ICG - Independent Coin Graders, a third-party grading service.  Generally considered a reputable second-tier grading service, on par with or better than ANACS, and behind only PCGS and NGC.  

Key Date - A coin that that is relatively rare or valuable within any given series.  

Luster (Mint Luster) - The original shine of a coin.  Luster is diminished by wear, cleaning, and dipping.  Coins with their original luster are more valuable.  

Melt Value - The value of the metals within a coin (as if melted down at a refinery).  

Milk Spots - Small white spots on high-purity silver and bullion coins caused by improper pre-minting treatment of the coin blanks.  Commonly found on "Maple" silver bullion coins from the Canadian Mint.  

Mint - A government facility where coins are produced.  The U.S. currently operates four branch mints—Philadelphia, Denver, San Francisco, and West Point.  

Mintage - The number of coins produced in a given year, at a given mint.  As a general rule, coins with lower mintages demand higher values because of their relative scarcity.  

Mintmark - A small letter placed somewhere on the coin’s design to indicate at which mint that coin was produced.  Not all coins will have mintmarks.  Not to be confused with the designer’s initials.  

Mint State (MS 60-70) - A coin in its original uncirculated condition with no visible wear.  Ranges from MS-60, a coin with a low eye appeal and many surface marks, to MS-70, a perfect coin.  

Misaligned Die (MAD) - A striking error in which the dies are incorrectly positioned, resulting in an off-center strike.  Worth a premium to collectors of error coins, depending on the level of misalignment.  

NGC - Numismatic Guaranty Corporation, a third-party grading service.  Generally considered one of the two top-tier grading services in terms of quality, along with PCGS.  

Noise - Marks on the surface of a mint state coin, usually caused by contact with other coins.  An uncirculated coin with lots of noise may merit a low mint-state grade, such as MS-60.  Not to be confused with wear.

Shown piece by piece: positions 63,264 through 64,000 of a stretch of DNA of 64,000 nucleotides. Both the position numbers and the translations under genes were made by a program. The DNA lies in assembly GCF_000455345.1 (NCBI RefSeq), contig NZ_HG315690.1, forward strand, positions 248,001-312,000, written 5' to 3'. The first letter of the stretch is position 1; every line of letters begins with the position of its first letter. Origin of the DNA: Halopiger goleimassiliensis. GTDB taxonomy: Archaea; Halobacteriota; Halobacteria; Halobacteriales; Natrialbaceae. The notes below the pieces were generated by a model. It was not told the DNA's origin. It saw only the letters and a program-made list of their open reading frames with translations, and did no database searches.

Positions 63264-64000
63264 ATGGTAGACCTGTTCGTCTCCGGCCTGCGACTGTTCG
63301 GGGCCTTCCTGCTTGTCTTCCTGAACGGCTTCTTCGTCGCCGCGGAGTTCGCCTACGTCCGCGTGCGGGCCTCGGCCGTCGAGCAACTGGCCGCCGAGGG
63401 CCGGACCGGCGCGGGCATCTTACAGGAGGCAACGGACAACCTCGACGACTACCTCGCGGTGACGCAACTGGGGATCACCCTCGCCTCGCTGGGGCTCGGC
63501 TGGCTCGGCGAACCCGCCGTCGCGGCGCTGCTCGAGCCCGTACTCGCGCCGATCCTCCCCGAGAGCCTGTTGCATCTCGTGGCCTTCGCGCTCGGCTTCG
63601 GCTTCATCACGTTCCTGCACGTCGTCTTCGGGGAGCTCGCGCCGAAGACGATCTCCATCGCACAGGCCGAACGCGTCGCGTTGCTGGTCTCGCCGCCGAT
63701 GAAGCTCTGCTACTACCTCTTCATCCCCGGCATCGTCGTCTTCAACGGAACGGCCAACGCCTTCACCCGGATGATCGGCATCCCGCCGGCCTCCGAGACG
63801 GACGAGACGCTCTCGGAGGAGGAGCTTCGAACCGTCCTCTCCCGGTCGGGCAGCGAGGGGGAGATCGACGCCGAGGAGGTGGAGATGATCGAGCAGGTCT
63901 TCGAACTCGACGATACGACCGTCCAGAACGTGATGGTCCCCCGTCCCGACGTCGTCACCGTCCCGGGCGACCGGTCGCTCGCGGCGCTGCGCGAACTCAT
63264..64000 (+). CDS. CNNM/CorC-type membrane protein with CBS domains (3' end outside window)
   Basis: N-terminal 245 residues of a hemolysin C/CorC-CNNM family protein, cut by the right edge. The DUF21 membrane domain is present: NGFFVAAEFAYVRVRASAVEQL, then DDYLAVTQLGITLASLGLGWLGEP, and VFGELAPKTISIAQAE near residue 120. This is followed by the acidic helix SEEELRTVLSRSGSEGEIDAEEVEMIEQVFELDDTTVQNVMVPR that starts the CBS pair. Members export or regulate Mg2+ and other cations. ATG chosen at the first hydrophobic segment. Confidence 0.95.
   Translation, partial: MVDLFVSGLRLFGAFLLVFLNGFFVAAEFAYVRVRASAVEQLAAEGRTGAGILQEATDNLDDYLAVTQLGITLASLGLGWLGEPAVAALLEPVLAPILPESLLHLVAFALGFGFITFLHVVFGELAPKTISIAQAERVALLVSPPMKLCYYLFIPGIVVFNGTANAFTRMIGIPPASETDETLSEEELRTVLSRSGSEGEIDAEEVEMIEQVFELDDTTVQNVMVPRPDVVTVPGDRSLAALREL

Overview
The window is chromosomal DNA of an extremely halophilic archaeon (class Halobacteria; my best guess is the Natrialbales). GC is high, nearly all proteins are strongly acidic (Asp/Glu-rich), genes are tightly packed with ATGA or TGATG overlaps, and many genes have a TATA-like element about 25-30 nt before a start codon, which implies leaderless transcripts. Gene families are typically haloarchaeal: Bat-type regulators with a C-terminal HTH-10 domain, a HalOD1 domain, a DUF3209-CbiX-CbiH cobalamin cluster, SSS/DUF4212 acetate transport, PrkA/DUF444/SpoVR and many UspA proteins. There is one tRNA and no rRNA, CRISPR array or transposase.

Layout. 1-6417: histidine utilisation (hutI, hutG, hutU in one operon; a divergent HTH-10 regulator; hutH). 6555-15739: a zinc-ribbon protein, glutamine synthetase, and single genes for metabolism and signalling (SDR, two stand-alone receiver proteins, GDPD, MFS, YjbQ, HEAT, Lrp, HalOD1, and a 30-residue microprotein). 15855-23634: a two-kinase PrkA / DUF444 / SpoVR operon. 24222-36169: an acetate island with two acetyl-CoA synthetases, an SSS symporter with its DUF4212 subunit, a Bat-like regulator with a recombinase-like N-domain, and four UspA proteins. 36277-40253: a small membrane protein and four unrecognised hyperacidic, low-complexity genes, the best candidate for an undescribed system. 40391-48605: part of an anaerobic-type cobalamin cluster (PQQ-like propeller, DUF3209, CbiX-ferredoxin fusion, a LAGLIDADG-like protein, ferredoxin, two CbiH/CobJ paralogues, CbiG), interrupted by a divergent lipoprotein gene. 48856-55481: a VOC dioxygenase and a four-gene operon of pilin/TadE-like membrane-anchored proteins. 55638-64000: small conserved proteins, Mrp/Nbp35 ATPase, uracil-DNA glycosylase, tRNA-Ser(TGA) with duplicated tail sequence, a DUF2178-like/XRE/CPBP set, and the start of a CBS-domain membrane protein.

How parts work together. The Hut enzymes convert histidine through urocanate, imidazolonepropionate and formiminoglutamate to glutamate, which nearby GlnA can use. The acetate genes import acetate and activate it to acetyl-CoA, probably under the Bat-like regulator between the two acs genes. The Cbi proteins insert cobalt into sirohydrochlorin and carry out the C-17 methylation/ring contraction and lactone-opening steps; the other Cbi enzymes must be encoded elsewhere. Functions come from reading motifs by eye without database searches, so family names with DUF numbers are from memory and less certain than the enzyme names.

O - Mintmark for the New Orleans mint, active 1838-1909.  Produced gold and silver coins.  

Obverse - The front side, or "heads", of a coin.  

P - Mintmark for the Philadelphia mint, active 1792-Present.  Produces many different denominations.  Prior to 1980, coins minted at the Philadelphia mint had no mintmark.  

PCGS - Professional Coin Grading Service, a third-party grading service.  Generally considered one of the two top-tier grading services in terms of quality, along with NGC.

Polished - A form of doctoring usually used on silver coins, in which polish is applied to make the coin brighter.  Can usually be easily identified by noticing the amount of wear on a coin and the lack of luster.  Significantly reduces a coin's value.  

 

Poor (P-1) - The lowest possible grade for a coin.  A coin so worn down that it is barely identifiable.  Usually only considered collectible for extremely rare/valuable coins.  

Premium Quality (PQ) - Used to describe the finest coins within a given grade, or slabbed coins that are undergraded.  

Proof-like (PL) - A business strike coin that has mirror-like surfaces similar to a proof strike.  Most commonly seen in Morgan dollars.  

Proof Set - A set of proof strike coins sold directly to collectors by the Mint.  Usually contains each of the denominations struck within a given year.